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Guns: Amid more tragedy, the hopeful realities everyone ignores

Amid today’s going-nowhere debate over gun policy, in which both sides recite talking points that bear little provable relationship to preventing ongoing gun tragedies, the mass and individual shootings keep happening. On October 10th, 17 people were killed and injured by a shooter in Roseburg, Oregon; in coming weeks, another shooter will strike somewhere else. Following these tragedies, come cries that “something must be done!”

A big reason nothing gets done is that major interest groups fail to confront the facts that defy their hardened ideologies. The U.S. suffers vastly higher levels of anti-sociality and violence because (unlike most other Western nations) we are not a cohesive society – which is why so many Americans fearfully keep guns, and why we cling to rigid political positions that prevent solution-oriented debate.

Thus, a strange duality has developed: the same racial diversification that promotes so much fear is also associated with less gun and other violence. How can we use manifest reality to assuage imagined fear?

Solutions may not come from attempting consensus, but instead through directly confronting the primary ideologies of both sides. Striking new information shows dramatic declines for gun deaths in the three biggest states with very different gun laws, far exceeding those elsewhere in the country (see Figure below).

Note: Rates are per populations of 100,000. Source: Centers for Disease Control.

How did gun deaths plummet—not in idyllic Stockholm or polite Winnipeg —but in New York City, Los Angeles, Houston, San Diego, San Antonio, and other cities in the three biggest states (with a combined population of 85 million) in the more violent USA? No other state comes close to these statistics, so we should better understand these promising trends:

  • Researchers with a record of supporting “gun rights,” such as those prevailing in Texas, should be commissioned to analyze why gun homicide rates have fallen by a staggering 63 percent (and by 52 percent for all gun deaths) over the last two decades in California, the state with the nation’s strictest gun-control laws and a low gun ownership rate.
  • Researchers with a record of supporting strong gun controls, such as those in California, should investigate why gun murder rates fell by 64 percent (and by 47 percent for all gun deaths) during the same period in Texas, which has among the weakest gun regulations and highest gun ownership rates.
  • Both sets of researchers should combine their findings to include explanations of why these two giant states with similar sociodemographics, but diametrically opposite gun laws have very similar gun-death trends and rates of gun homicide.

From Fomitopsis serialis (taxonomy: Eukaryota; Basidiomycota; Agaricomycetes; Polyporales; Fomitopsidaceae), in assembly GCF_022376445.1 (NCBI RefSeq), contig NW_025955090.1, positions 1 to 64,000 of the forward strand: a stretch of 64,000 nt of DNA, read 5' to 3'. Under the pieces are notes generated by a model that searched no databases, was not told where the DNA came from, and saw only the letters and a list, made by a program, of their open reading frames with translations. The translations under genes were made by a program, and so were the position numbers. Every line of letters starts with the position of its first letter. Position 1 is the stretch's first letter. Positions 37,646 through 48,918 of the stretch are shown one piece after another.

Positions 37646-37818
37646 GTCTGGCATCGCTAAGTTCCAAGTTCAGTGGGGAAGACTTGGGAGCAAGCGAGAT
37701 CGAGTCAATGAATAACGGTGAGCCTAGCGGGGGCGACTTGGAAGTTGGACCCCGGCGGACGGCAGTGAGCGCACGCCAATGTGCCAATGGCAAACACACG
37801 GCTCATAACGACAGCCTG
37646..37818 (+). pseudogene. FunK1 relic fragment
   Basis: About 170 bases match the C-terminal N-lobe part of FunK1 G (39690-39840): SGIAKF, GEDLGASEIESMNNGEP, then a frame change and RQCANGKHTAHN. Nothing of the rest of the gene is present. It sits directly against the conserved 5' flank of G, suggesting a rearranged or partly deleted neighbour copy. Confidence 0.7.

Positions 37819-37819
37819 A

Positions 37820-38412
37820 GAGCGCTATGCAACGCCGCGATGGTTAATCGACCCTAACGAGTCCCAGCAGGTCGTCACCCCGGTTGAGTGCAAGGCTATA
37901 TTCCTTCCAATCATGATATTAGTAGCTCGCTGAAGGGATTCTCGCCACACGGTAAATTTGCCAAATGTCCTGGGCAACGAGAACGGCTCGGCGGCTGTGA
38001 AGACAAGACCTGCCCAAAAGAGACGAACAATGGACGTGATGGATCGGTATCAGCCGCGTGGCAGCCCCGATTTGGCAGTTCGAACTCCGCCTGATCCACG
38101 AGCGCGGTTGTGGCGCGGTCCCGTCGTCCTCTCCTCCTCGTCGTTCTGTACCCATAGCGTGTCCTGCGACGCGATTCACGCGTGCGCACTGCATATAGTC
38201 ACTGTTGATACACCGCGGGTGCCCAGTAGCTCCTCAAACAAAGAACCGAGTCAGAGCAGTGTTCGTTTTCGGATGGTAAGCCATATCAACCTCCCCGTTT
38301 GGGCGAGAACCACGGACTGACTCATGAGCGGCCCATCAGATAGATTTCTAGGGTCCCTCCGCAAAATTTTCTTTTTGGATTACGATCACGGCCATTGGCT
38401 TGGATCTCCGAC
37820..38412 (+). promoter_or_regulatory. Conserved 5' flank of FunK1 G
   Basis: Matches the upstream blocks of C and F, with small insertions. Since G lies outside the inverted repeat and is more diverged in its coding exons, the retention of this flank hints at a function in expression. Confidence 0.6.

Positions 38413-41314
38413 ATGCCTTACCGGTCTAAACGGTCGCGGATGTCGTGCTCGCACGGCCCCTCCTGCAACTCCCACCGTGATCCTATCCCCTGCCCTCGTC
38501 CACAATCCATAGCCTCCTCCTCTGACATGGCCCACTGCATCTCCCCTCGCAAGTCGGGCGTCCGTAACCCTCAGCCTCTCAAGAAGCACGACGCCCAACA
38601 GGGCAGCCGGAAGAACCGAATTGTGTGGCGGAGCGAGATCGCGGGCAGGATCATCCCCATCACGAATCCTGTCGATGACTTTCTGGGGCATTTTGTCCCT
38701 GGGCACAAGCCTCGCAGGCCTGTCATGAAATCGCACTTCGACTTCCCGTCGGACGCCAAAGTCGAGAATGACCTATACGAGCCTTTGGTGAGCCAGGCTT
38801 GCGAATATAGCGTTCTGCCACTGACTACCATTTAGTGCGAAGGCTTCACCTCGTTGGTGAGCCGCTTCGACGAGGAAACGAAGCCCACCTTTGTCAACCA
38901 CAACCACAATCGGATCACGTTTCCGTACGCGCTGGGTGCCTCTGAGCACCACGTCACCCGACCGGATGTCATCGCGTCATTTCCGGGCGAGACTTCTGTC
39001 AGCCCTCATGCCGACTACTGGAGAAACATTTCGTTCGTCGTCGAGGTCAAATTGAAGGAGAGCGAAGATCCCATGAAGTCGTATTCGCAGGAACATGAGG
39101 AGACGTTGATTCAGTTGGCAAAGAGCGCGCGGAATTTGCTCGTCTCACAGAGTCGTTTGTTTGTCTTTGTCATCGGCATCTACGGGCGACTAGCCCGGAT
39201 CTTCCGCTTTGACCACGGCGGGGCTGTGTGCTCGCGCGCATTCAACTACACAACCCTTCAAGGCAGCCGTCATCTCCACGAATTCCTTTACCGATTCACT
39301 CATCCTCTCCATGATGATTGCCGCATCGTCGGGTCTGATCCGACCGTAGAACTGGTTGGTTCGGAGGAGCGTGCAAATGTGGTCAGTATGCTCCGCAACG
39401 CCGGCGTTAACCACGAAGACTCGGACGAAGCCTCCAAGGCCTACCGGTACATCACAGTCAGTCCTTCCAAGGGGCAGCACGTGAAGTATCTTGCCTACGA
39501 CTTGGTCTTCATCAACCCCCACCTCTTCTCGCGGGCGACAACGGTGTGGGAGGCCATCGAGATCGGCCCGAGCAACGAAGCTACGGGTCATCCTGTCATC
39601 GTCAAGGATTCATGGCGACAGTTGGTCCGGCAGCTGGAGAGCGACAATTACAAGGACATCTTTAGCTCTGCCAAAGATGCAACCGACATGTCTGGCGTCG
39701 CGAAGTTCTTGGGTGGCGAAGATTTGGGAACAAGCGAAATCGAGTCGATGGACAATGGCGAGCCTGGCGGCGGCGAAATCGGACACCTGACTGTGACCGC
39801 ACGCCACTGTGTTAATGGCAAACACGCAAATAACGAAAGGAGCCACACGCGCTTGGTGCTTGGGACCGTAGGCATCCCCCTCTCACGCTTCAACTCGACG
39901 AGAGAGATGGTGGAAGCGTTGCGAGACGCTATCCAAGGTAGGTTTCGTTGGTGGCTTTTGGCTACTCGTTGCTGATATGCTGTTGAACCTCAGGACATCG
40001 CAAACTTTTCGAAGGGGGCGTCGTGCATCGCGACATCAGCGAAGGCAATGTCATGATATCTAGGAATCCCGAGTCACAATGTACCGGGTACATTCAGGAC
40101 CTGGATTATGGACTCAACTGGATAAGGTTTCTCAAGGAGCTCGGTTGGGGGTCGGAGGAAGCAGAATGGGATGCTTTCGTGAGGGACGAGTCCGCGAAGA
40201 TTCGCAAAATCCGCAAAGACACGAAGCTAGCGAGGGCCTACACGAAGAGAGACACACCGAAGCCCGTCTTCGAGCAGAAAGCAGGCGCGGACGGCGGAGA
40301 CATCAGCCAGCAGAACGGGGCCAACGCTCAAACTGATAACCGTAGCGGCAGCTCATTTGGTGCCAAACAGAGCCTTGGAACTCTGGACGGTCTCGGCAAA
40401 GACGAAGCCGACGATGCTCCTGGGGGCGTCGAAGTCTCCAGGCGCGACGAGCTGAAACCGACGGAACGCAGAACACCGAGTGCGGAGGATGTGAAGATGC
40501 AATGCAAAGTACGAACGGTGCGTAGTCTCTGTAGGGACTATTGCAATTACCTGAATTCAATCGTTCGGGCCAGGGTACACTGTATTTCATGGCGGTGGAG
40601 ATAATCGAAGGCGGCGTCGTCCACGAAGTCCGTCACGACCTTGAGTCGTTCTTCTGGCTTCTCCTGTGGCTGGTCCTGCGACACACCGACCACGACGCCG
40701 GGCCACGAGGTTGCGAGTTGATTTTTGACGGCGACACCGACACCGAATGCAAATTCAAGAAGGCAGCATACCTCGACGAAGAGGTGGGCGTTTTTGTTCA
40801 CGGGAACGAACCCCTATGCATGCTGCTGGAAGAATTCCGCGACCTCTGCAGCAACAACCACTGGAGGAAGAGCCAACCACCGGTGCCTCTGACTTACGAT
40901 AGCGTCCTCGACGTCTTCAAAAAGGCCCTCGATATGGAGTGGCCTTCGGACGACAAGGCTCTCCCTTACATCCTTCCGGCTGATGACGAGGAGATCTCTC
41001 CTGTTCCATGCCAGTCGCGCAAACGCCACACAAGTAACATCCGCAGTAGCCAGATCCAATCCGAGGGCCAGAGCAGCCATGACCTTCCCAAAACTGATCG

• If there is curiosity left, both sides could collaborate to explain how New York, with average gun laws and a low gun ownership rate, boasts the most impressive gun fatality drop of all (down 75 percent for gun murders; down 62 percent for all gun fatalities), as well as much lower gun death rates.

Why, in particular, have gun homicide rates among Latino and African American 15-24-year-olds, once the highest-risk group, plunged the fastest of any age group or race? You’d think gun-control lobbies would be breaking out the champagne to celebrate the transformative fact that 7,000 fewer teenagers and young adults die from gunfire every year today than 20 years ago, and eagerly investigating why.

The gun-rights lobby, in effect, has decreed that states like California, ”disarmed” by gun regulations, are at the mercy of bad guys with guns. The gun-control lobby argues that “open-carry” Texas’s weak regulations must lead to gun carnage. It is doctrinally impossible for both states to show major declines in gun casualties and identical gun murder rates.

Gun control and gun rights interests have been awarded “proprietary” privileges to own the issue and regulate what information (for discussion of this “privatized social policy,” see previous blog) is permissible for the White House, candidates, experts, and media commentators to raise. It’s time to bypass their never-ending shouting match over guns, which incorporates so many myths and dogmas.

Instead, we need to look deeper and examine what steps communities and citizens themselves, particularly young people in the three largest stages, have taken to dramatically cut gun violence in the face of official default. The surprisingly hopeful trends in radically different California, Texas, and New York indicate it is not likely to be the issues being argued about now.

Keywords: gun death, guns, homicide, Mike Males, youth of color

Posted in Blog, Political Landscape

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